Once upon a time there was a visionary who thought it would be a cool idea to sell books on-line. Well, from small acorns, big oak trees grow and as a result Amazon is now a household name - and not just in the book market. Their latest venture is fresh produce. That's right, a bookseller has decided to break into the fruit and vegetable trade. If Amazon succeeds with that initiative, we see see far reaching changes not just in the way fresh produce is traded but in the way we deal as a society with the need to shop. Here is why.
Supermarkets around the world are under considerable threat. Within the industry itself, there has always been the segmentation issue. What am I ? A full service supermarket? A discounter? An upmarket food retail experience? A hypermarket? A neighbourhood store? What is it going to be?
That debate has been going on for decades. Some formats disappear, some new ones emerge, stores are either owned by corporates or operate through he co-operative model. At the end of the day, the consumer was the ultimate judge of what worked and what didn't and consumers voted with their feet.
That all changed when it became apparent that the Internet could be used for shopping. Suddenly, home shopping became a real option and these days many food retail chains across the developed world operate on-line shopping services alongside their stores - their traditional brick and mortar channel.
Building stores taking time, money and land. The bricks and mortar used to build the stores represent a significant investment and when one gets this wrong, it costs. Store owners will therefore go to extraordinary lengths to analyze the catchment, the opposition stores in the area, the socio-economic profile of the people living within the reach of a store, the traffic patterns - everything.
Stores make money when sufficient numbers of customer shop for beyond a certain volume of goods and ideally choose from the stores' entire range across all categories on display. The exact figures and benchmark data sets will differ from store to store as every store is different.
All stores however share the grim reality that when the store foot traffic starts dropping - for whatever reason - profitability heads south and eventually the store makes a loss. Not a good situation to be in and to be avoided at all costs.
So when the Internet came along and shoppers wanted to have the option of shopping for groceries online, the supermarket owners and operators were faced with a dilemma. How do we meet our customers' needs without impacting on our store profitability?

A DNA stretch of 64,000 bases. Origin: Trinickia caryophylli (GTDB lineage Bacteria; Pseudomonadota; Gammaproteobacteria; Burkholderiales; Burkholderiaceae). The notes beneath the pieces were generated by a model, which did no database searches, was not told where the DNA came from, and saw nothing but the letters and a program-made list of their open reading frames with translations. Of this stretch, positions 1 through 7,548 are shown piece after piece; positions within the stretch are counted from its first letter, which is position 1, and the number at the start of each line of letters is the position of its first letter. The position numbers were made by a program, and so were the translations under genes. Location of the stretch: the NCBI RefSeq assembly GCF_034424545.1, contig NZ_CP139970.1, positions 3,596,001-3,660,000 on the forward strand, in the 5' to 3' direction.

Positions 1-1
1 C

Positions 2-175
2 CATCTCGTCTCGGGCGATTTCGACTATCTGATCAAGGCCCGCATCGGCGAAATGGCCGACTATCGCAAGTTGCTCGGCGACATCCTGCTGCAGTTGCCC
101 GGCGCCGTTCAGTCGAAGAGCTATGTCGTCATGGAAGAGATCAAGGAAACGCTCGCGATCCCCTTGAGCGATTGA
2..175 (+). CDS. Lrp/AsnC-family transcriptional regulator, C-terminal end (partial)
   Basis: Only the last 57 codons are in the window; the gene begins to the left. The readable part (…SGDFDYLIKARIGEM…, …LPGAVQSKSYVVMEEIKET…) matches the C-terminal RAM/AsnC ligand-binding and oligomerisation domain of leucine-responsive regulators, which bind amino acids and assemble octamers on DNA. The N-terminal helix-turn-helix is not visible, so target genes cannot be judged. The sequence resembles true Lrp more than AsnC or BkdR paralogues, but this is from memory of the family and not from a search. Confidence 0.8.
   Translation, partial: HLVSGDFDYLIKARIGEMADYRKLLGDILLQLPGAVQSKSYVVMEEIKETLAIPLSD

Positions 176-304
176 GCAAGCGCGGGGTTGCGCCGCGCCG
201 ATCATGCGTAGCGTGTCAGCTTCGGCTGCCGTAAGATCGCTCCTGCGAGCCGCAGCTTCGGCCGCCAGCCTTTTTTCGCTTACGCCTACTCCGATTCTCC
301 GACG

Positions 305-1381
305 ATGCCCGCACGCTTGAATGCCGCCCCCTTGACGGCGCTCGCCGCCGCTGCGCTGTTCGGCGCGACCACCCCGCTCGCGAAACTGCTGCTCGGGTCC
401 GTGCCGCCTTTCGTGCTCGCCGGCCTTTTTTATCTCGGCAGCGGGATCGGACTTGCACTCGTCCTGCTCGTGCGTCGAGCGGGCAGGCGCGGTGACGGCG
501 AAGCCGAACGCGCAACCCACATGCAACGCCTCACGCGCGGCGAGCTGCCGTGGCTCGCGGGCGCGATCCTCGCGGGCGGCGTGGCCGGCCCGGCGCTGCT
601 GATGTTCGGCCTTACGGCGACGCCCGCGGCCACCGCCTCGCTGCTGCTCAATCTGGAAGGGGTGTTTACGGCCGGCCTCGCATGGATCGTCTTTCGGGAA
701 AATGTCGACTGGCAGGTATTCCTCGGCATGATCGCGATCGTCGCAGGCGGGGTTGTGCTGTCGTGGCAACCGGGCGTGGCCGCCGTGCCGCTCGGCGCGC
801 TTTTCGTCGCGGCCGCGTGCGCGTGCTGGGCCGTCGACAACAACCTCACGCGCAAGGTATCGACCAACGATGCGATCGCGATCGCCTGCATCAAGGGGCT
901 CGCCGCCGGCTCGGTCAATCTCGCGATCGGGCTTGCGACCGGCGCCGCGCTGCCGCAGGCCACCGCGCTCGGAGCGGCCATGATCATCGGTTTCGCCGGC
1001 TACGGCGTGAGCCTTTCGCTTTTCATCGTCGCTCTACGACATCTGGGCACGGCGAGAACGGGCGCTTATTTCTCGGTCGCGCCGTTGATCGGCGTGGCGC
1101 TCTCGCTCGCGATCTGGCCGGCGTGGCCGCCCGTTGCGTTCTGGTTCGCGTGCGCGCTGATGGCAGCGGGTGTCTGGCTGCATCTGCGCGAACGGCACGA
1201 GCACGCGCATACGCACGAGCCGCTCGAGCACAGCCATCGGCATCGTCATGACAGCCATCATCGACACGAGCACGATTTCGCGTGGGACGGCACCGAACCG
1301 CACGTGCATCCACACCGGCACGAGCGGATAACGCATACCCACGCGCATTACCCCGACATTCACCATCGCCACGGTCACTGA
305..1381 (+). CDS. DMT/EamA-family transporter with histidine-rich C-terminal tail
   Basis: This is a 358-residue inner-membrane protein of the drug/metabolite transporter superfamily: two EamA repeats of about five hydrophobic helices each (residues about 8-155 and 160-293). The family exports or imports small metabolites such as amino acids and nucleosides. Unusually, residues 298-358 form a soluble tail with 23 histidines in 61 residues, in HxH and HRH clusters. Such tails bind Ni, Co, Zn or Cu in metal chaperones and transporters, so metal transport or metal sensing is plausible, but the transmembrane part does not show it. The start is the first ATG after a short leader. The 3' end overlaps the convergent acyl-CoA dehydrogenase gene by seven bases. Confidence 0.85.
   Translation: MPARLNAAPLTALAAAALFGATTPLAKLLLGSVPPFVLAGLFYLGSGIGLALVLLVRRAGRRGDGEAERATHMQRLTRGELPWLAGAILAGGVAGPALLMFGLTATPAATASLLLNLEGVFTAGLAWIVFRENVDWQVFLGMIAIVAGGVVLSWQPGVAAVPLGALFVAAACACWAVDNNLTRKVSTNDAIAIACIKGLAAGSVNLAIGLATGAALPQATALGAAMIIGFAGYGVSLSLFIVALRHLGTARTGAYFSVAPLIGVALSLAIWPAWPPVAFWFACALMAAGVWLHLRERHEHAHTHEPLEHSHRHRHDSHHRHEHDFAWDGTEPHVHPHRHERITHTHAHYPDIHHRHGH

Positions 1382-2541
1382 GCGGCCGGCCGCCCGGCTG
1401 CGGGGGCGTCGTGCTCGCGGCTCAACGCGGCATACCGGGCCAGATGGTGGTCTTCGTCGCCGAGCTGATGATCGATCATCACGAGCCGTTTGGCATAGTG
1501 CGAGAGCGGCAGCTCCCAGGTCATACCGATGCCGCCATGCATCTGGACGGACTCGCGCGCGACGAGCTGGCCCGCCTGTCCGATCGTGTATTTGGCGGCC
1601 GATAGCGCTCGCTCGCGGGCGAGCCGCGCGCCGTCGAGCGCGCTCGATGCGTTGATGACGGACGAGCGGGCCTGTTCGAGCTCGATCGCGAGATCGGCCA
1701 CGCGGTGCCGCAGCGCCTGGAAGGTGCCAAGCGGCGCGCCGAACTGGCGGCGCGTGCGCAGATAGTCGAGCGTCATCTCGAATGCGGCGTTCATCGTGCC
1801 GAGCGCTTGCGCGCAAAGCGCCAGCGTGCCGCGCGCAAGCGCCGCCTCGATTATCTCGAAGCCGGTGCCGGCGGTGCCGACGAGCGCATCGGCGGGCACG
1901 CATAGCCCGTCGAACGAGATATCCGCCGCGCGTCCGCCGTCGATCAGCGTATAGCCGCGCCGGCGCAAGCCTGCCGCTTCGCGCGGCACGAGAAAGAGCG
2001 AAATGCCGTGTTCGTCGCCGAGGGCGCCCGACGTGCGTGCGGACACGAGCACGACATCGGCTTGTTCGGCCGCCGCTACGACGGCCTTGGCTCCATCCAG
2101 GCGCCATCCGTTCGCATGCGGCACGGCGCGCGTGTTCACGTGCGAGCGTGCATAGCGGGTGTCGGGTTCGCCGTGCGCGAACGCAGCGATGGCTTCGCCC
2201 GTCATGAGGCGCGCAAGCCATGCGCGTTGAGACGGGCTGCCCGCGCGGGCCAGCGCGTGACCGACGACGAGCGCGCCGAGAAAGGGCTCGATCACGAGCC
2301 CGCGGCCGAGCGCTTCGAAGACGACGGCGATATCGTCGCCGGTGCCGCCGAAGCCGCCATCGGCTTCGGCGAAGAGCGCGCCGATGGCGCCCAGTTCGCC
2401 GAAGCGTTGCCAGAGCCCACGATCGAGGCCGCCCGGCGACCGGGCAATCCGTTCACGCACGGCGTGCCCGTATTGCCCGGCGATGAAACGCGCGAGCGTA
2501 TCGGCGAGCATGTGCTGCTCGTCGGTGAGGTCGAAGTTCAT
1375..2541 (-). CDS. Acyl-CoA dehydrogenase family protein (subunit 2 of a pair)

The reality is that this was asking the impossible. Supermarkets which developed on-line shopping options incurred development costs, incurred new infrastructure costs and saw shopping patterns in their store change as customers took up the on-line options.
The net result were reduced margins.
And now Amazon comes along and wants to start selling fresh produce on-line. So what, one may ask? Didn't Walmart one day decide to enter the grocery game? And the world is still standing. What's the problem?
Well, the problem is that when Walmart decided to add food to its store assortment, the operative word was 'store'. Walmart entered an existing market segment new to them but the underlying trading platform was the same the supermarkets were using. Bricks and mortar - stores.
Amazon is a different kettle of fish altogether. Amazon has no stores. Amazon has fulfillment centres, smart technologies and a fleet of trucks for its Amazon Fresh service.
OK, we are talking about the same Amazon here which has yet to make a profit despite its market dominance and its shareholders are beginning to get impatient. But Amazon will not have to worry about how it will balance the margin needs of its stores with the expansion of its on-line food service - remember, Amazon has no stores.
With the move into food, Amazon is entering the world of essential purchases as opposed to discretionary ones. And profitability in the supply of essentially purchases is a whole lot easier to achieve than when dealing in the discretionary realm. The question we need to ask therefore is
"Does Amazon stand a chance to get a sufficiently large slice of the food retail pie?"
The answer is "Yes, eventually" and with that belief comes the realisation that brick and mortar shopping is in for its next cataclysmic change sooner rather than later.